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Floating sea pen designed to hold captured vaquitas. Kerry Coughlin / National Marine Mammal Foundation

Endangered Mexican Vaquita Dies After Rescue Effort

By Mike Gaworecki

Last month, the government of Mexico launched a last-ditch effort to save the critically endangered vaquita, a small porpoise known to reside only in the Gulf of California.

A team of marine mammal experts assembled by the Mexican government created a project called Vaquita Conservation, Protection and Recovery (VaquitaCPR) that aims to capture the remaining 30 vaquitas (Phocoena sinus) and keep them safe in specially built floating "sea pens" until the species' survival is no longer threatened by the illegal trade and fishing activities that have driven them to the brink of extinction.

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A short-finned pilot whale hangs lifelessly in a California drift gillnet. NOAA

Whales, Sea Turtles Threatened by Trump Administration Proposal

The Trump administration proposed a rule Tuesday to federalize regulation of drift gillnets used to catch swordfish on the West Coast. The rule would end California's right to prevent the deadly entanglements of sea turtles, whales and dolphins in these underwater, mile-long nets.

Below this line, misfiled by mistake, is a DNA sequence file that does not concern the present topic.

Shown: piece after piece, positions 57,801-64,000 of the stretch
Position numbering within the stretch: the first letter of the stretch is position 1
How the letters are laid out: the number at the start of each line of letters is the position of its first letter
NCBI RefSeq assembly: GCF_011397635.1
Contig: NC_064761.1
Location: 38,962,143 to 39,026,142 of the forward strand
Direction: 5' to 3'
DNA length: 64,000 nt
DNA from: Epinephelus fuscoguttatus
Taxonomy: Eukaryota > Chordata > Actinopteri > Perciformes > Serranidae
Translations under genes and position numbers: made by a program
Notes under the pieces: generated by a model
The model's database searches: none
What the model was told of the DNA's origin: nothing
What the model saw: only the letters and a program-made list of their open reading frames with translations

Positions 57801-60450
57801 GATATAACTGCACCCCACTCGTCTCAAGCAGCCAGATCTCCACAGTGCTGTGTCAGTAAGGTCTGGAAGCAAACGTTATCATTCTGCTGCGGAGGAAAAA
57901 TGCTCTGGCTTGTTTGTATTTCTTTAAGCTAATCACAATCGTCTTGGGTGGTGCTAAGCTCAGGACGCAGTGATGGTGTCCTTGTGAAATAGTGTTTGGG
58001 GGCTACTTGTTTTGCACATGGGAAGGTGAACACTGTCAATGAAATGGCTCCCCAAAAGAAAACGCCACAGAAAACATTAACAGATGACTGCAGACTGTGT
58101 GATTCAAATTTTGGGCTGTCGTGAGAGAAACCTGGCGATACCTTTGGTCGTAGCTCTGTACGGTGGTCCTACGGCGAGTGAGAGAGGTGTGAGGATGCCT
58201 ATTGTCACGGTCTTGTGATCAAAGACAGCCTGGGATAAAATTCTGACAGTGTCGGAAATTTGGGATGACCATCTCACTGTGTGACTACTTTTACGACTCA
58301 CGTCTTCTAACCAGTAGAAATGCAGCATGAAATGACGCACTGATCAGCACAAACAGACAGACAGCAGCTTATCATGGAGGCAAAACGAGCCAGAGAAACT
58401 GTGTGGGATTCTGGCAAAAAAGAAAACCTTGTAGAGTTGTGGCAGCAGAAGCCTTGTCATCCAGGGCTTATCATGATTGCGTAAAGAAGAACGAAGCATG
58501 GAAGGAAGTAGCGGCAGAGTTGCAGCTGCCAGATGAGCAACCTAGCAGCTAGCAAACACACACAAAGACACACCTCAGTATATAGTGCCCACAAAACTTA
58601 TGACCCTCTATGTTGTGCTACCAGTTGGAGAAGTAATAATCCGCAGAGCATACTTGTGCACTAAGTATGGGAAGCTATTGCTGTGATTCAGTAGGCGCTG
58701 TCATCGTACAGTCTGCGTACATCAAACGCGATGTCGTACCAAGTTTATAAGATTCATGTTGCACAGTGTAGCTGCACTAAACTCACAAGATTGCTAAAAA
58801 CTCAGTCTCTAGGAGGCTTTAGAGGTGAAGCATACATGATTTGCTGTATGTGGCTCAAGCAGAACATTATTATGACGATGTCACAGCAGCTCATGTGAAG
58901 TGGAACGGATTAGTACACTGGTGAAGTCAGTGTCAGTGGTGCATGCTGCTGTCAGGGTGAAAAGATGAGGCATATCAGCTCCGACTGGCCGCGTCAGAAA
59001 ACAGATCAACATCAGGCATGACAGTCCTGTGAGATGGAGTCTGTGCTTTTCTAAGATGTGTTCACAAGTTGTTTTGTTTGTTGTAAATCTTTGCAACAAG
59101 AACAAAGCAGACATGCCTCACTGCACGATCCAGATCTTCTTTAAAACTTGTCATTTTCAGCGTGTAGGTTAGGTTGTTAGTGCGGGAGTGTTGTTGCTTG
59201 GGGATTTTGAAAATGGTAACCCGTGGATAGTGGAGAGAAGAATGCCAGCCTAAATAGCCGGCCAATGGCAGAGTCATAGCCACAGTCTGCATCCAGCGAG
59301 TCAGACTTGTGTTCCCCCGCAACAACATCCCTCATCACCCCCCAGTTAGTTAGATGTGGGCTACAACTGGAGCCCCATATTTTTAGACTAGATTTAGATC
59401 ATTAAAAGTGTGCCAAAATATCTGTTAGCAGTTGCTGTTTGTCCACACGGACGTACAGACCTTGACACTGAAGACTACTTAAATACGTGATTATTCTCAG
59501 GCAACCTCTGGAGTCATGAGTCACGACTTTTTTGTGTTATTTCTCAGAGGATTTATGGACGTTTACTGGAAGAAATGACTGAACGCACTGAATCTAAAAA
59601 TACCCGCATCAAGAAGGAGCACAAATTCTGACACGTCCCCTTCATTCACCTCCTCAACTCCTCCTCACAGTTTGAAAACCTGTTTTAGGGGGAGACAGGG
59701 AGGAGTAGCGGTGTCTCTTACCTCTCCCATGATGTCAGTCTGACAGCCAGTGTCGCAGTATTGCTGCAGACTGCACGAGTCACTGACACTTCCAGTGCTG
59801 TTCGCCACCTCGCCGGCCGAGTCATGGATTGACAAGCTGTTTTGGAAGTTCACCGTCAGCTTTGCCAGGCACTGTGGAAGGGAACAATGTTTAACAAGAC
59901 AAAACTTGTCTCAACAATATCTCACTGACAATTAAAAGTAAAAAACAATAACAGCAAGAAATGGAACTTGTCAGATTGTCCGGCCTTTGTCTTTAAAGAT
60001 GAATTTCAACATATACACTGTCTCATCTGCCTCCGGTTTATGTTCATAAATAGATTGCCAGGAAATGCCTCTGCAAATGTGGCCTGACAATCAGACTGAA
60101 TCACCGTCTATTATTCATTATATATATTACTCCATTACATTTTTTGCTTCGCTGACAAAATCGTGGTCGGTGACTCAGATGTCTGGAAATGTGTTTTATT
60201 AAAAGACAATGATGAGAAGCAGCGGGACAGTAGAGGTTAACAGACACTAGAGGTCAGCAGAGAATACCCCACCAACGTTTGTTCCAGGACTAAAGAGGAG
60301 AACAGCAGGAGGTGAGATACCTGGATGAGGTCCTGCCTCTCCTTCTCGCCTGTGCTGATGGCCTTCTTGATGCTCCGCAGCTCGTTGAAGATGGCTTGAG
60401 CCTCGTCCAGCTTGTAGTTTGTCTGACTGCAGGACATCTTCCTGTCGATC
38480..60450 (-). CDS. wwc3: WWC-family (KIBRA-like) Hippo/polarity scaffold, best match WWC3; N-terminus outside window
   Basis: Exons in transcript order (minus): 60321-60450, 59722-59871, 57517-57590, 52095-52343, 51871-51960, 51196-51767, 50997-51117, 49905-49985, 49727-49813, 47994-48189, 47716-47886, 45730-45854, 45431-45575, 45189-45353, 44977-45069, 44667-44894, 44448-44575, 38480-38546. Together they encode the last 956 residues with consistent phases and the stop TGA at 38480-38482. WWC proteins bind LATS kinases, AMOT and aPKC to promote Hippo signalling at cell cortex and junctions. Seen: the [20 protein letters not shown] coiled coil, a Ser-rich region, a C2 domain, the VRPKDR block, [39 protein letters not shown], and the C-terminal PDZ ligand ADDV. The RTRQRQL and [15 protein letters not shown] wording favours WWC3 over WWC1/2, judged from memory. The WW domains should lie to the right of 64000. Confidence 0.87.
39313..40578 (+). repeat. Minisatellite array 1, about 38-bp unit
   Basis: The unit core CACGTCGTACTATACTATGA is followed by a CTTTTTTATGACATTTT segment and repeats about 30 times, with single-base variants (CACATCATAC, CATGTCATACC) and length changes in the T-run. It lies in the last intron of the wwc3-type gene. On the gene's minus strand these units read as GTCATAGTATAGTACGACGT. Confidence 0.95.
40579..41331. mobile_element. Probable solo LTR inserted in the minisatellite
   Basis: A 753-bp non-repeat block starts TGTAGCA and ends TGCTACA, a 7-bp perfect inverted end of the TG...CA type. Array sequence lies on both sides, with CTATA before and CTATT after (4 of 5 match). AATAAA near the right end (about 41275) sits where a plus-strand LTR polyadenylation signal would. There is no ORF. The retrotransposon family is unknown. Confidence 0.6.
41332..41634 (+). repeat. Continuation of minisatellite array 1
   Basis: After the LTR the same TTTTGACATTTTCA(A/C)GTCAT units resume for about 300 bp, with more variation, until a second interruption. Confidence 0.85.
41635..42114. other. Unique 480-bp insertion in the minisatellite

The Obama administration last year proposed a rule that would shut down the fishery for two years if two large whales or sea turtles were harmed by the nets, but the Trump administration withdrew that proposed rule in June. Legislation to phase out drift gillnets was introduced in California in 2014 and 2016, and the new federal rule would preempt such efforts in the future.

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Scientists releasing the calf back into the wild. VaquitaCPR

First Vaquita Rescued in Bid to Save the Porpoise From Extinction

A project to save a small, critically endangered porpoise called the vaquita in the Gulf of California succeeded in capturing a 6-month-old calf in mid-October.

Veterinarians noticed signs of stress, so they made the decision to release it back into the wild, rather than keep it in a sea pen.